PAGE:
Basis Points – June 21, 2022

Download as PDF

Above the Fold

Inventories Soar and Consumer Demand Becomes Harder to Match 

In a world where consumers’ desires can change on a whim, once nimble retailers are dealing with a bit of a one-two punch from both inventory gluts and still wonky supply chains. It’s a tough time to be a retailer. On the one hand, many larger retailers have completely restructured supply chains, taken on tons of inventory, and ordered foreign-made goods further in advance to keep up with what seemed like unrelenting demand. But with interest rates now soaring on top of the cost of just about everything else we buy, the masses of buyers willing to pay anything and everything has (relatively) dried up. What’s left are more fickle consumers who want the latest and greatest in apparel and other goods … and now want a deal.  


But these stretched-out lead times are putting big retail behind the 8-ball as they can’t predict what the consumer will want 10 to 13 months down the road, which is the current production cycle of many goods like footwear (which was about eight months before the pandemic). Experts believe the lack of matching consumer trends could lead to an even bigger inventory swell and put further pressure on profit margins. Many corporations are also turning to artificial intelligence (AI) to help improve supply chain efficiency and even better predict what the consumer will want months in advance. The good news is that consumers are starting to see some of the best pricing in the last couple years on all sorts of goods! You might want to check and see if an item you’ve been watching has gone on sale.  


Three Things            

A Recession Likely, but It Shouldn’t Be Nearly as Bad as 2009 

As we’ve predicted for some time now, it seems the majority of economists are anticipating a recession to begin either late this year or early next. A new survey of 49 U.S. macroeconomics experts conducted at the beginning of June by the Financial Times and the Initiative on Global Markets revealed the data, with the majority of those surveyed looking for a recession to begin in 2023. Economists cite a still strong housing market, with owners flush in equity as one of the main reasons this recession is unlikely to be severe. A large swath of investors and firms also hold a large portion of American real estate, which is also likely to help support prices even if the economy weakens.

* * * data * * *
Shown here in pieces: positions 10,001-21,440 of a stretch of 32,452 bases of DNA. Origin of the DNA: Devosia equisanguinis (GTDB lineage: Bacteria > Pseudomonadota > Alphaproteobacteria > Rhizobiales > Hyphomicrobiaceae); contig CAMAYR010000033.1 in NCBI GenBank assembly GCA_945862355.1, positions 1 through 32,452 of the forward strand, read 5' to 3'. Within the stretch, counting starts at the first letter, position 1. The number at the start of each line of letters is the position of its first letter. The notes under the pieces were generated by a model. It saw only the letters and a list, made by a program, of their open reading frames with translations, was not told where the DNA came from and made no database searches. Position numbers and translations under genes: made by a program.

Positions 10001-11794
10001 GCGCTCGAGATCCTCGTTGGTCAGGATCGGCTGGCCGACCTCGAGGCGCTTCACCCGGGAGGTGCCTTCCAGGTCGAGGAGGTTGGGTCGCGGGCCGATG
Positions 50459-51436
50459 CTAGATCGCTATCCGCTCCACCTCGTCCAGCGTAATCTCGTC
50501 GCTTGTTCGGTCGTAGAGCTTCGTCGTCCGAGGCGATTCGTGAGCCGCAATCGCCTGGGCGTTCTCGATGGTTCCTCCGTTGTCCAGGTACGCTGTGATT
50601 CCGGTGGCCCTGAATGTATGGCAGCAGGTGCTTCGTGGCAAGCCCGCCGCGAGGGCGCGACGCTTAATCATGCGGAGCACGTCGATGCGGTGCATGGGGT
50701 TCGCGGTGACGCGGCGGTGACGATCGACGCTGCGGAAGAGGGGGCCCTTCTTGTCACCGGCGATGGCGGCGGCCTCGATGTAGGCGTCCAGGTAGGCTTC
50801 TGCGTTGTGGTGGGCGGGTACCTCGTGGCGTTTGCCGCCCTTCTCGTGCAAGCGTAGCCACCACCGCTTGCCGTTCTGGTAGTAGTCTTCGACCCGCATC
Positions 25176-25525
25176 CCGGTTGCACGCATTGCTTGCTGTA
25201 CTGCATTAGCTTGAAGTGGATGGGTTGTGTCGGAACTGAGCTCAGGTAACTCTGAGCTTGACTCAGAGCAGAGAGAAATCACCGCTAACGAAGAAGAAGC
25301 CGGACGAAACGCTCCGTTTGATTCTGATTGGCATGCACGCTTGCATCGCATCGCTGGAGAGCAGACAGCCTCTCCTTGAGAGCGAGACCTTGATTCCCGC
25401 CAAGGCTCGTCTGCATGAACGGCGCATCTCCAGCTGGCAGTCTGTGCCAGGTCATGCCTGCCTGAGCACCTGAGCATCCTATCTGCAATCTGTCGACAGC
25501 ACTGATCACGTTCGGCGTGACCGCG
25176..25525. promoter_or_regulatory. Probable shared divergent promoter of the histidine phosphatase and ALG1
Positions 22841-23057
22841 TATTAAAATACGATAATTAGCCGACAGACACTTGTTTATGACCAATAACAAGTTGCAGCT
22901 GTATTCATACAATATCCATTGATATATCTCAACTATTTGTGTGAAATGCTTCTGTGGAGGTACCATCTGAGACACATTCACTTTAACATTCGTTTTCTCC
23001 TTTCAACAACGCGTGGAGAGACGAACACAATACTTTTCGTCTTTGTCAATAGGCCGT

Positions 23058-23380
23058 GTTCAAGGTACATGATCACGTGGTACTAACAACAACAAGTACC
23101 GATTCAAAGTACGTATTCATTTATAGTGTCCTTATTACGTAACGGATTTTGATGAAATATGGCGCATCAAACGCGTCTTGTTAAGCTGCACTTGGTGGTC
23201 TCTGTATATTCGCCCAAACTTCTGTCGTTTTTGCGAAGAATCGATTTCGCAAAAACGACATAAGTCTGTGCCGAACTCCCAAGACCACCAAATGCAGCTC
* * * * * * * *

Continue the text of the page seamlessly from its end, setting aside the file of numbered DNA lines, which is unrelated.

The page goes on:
EY to Split Its Business in Two 

According to documents obtained by the Wall Street Journal, consulting giant Ernst & Young is planning to split its audit and consulting businesses into completely separate entities. Dubbed Project Everest, the breakup of the 312,000-person firm could begin as early as next year. The current plan would be to take the consulting business public through an initial public offering, selling roughly 15% of the company for an estimated $10 billion, while at the same time borrowing $17 billion. The decision comes amid intensifying scrutiny from lawmakers for companies like EY and others to address potential conflicts of interest.  

Apparently, Consumers Don’t Really Mind Commercials 

Video-on-demand promised to bring content that we wanted to watch, without all the advertisements, but trends are changing. As some consumers’ media bills stack up, some are opting to go back to commercial-laden plans, while advertisers are also targeting lesser-known streaming platforms to offer mainstream content to viewers who refuse to pay for premium services. Advertising-supported video-on-demand (AVOD) platforms including the likes of Pluto TV, Xumo, Tubi and even the ad-supported versions of Hulu and others are expected to double their revenues to a collective $19 billion this year compared with 2020. Experts see meteoric growth in this space in the coming years and expect increasingly higher-quality content to work its way into many of these lesser-known streaming services.  

In the Know            

The Summer Solstice 

For much of the U.S., unseasonably high temperatures have already ushered spring right out the door, but today marks the official (astronomical) start of summer. In the Northern Hemisphere, the Earth arrives at the point of its orbit where the North Pole is tilted its maximum 23.5 degrees toward the Sun. This puts the fiery ball at its highest and northernmost points in the sky, resulting in sunlight cast at the most direct angle of the year. The word “solstice” comes from Latin solstitium, merging sol (Sun) and stitium (still or stopped) as on this day, the Sun seems to pause as it ends its northern journey and shifts southward in the sky.  


The information contained herein represents the views of Westwood Wealth Management at a specific point in time and is based on information believed to be reliable. No representation or warranty is made concerning the accuracy or completeness of any data compiled herein. Any statements non-factual in nature constitute only current opinion, which is subject to change. Any statements concerning financial market trends are based on current market conditions, which will fluctuate. Past performance is not indicative of future results. All information provided herein is for informational purposes only and is not intended to be, and should not be interpreted as, an offer, solicitation, or recommendation to buy or sell or otherwise invest in any of the securities/sectors/countries that may be mentioned.